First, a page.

Attorney General James Secures $523 Million from Top Opioid Manufacturer Teva, Bringing Total Funds for New Yorkers to More Than $2 Billion

Teva Will Pay Up to $4.2 Billion Nationwide to Settle
Opioid Claims, Settlement Concludes New York Opioid Trial

AG James Secures More Than $2 Billion Total from Opioid Manufacturers
and Distributors to Fund Opioid Abatement, Treatment, and Prevention

NEW YORK – New York Attorney General Letitia James today marked a monumental milestone in her fight against the opioid crisis in New York state and announced that her office has secured up to $523 million from Teva Pharmaceuticals, Ltd., its American subsidiary Teva Pharmaceuticals USA, and its affiliates (Teva) for their role in fueling the opioid crisis. The $523 million settlement is the largest reached with an individual opioid defendant by Attorney General James and raises the total amount secured from opioid manufacturers and distributors to more than $2 billion to combat the opioid crisis. The settlement resolves Attorney General James’ claims against Teva, the final remaining defendant not currently in bankruptcy and concludes the Attorney General’s litigation against opioid manufacturers and distributors.

“Teva knowingly and intentionally misled New Yorkers and the American people about the deadly dangers of opioids, and last year, a jury found them responsible for the devastation and destruction they have caused,” said Attorney General James. “You cannot put a price on lives lost, addiction suffered, and families torn apart, but with the more than $2 billion we have now delivered to New Yorkers, we can continue to rebuild and recover. I made a promise to put an end to the havoc wreaked by opioid manufacturers in New York and across the nation and to hold them accountable for the consequences. This is a landmark day in our battle against the opioid crisis, and I am proud to be able to deliver critical funding and resources to the communities Teva and other companies ravaged with their rampant misconduct.”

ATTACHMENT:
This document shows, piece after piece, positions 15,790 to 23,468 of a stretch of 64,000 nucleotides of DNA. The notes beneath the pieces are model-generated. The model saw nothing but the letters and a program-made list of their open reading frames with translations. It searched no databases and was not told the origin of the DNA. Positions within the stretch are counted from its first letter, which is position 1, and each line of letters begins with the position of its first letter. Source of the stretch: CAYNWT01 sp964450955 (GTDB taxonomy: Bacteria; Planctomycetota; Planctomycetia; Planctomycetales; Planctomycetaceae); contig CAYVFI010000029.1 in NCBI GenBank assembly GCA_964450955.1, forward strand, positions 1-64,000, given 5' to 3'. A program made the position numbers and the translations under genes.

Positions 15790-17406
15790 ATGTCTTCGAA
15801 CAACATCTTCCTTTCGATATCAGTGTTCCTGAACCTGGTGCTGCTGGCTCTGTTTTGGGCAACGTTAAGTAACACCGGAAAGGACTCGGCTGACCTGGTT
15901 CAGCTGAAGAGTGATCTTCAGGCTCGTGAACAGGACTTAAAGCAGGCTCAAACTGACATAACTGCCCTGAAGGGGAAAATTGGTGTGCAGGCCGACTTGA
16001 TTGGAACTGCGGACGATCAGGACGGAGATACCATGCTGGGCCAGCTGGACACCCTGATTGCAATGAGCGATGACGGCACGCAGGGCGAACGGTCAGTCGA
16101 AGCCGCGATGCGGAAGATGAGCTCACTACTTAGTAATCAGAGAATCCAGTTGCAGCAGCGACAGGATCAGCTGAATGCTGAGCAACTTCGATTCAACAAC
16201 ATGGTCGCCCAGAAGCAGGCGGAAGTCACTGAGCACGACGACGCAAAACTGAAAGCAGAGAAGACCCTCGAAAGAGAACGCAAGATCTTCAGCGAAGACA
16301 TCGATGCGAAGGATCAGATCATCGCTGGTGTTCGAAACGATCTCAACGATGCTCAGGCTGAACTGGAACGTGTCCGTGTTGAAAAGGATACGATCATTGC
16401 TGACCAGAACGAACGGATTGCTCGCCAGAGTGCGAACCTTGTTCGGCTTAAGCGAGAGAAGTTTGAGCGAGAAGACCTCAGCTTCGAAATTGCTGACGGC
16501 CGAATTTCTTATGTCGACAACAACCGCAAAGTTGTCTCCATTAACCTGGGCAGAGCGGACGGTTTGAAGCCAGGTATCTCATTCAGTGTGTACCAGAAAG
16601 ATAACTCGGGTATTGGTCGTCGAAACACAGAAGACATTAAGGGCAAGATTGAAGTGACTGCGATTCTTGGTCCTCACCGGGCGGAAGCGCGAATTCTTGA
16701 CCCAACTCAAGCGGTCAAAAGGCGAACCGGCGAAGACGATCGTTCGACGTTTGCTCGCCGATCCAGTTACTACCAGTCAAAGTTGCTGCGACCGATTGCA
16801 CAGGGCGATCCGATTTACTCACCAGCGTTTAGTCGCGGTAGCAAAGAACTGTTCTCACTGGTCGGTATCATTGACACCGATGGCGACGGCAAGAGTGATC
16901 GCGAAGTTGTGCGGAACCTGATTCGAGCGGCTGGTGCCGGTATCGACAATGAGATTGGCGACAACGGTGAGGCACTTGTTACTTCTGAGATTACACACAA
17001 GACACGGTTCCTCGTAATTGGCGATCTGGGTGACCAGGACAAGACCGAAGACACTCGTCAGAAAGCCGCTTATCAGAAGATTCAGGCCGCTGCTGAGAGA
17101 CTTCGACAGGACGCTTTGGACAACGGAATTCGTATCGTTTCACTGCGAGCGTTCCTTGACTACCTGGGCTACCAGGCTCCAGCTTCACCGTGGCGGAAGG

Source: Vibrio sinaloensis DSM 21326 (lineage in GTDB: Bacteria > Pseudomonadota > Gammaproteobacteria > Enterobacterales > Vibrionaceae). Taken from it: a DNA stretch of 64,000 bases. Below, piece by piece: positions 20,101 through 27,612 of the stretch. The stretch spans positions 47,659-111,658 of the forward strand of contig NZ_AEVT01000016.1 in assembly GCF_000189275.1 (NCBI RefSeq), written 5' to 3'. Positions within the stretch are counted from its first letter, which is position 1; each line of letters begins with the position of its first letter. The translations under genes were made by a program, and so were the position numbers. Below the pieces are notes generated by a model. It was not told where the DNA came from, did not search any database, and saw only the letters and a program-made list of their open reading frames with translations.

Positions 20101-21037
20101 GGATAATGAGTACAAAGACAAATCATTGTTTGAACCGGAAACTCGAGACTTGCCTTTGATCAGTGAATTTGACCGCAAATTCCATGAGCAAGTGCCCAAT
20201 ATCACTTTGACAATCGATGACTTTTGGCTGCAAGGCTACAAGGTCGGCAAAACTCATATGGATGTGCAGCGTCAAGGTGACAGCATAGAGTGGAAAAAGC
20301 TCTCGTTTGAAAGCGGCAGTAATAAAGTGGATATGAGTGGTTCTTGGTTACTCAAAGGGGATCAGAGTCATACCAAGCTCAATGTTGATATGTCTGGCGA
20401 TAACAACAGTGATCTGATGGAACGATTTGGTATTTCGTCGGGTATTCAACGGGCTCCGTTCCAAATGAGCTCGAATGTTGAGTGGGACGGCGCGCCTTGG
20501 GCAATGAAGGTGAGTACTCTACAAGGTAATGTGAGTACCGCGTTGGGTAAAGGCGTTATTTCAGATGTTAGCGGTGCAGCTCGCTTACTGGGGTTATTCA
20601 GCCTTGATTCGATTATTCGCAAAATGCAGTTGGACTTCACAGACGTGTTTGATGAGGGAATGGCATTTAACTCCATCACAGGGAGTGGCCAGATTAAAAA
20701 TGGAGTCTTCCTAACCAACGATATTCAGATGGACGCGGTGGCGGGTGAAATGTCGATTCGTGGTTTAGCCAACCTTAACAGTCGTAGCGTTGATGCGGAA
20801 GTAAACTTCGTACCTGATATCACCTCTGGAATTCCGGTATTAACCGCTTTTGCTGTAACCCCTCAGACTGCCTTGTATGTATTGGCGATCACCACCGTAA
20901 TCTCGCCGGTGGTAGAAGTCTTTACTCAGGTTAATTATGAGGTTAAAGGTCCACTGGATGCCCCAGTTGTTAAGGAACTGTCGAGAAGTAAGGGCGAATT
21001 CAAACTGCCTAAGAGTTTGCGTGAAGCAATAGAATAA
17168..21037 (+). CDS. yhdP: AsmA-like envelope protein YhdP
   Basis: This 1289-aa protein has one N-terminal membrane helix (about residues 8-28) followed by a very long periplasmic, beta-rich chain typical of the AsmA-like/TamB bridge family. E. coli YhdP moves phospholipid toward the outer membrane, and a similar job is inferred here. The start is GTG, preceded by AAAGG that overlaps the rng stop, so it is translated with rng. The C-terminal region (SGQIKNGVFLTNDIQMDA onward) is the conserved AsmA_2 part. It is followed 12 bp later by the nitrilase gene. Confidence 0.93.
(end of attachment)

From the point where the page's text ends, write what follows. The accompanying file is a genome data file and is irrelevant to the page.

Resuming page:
“We are holding Teva Pharmaceuticals accountable for its role in the opioid crisis and the irreparable harm it has done to New Yorkers, their families, and their communities,” said Governor Kathy Hochul. “This company misrepresented its products for decades, flooding the market with dangerous prescription drugs and endangering countless lives. New York has no tolerance for fraud — particularly on matters as serious as opioids — and I thank Attorney General James and the Department of Financial Services for bringing us to this resolution.”

“The false information that Teva and other opioids manufacturers propagated about the safety of their drugs inflicted tremendous damage on the lives of countless people, while also abusing the health insurance system,” said Superintendent of Financial Services Adrienne A. Harris. “No monetary penalty can undo the immeasurable harm the opioid crisis has dealt to families across the country, but DFS is proud to have played a role in bringing about this resolution, holding opioid manufacturers and distributors accountable for their actions.”

Attorney General James secured $523 million for New York state from two separate settlement agreements with Teva. Teva will pay up to $4.247 billion nationwide to settle opioid claims as part of the Teva Global Settlement. New York’s share of that amount is $210,548,226.20. After achieving a historic liability verdict following a seven-month jury trial against Teva in 2021, today’s Teva New York Agreement resolves the remedies phase for a total of $313,343,793.95. Combined, New York will receive $523,892,020.15 from Teva.

The settlement would additionally resolve lawsuits against Teva by Nassau and Suffolk counties if the county legislatures approve it. In the meantime, Attorney General James plans to make a motion removing Teva from her opioid litigation, concluding New York’s opioid trial.

The funds secured by Attorney General James will be paid out over a period of 18 years. The agreement also commits Teva to critical injunctive relief that includes:

  • A ban on high-dose opioids (greater than 40mg) and prescription savings programs;
  • Prohibitions on marketing opioids and funding third parties that promote opioids;
  • Restrictions on political lobbying;
  • Monitoring and reporting of off-label use of transmucosal immediate release fentanyl (TIRF) products; and
  • Disclosure of Teva opioid product clinical data.

In addition, Attorney General James secured important injunctive relief from Teva’s distributor Anda, Inc. This includes:

  • Ensuring the independence of Anda sales personnel who sell controlled substances from incentive-based compensation and retaliation;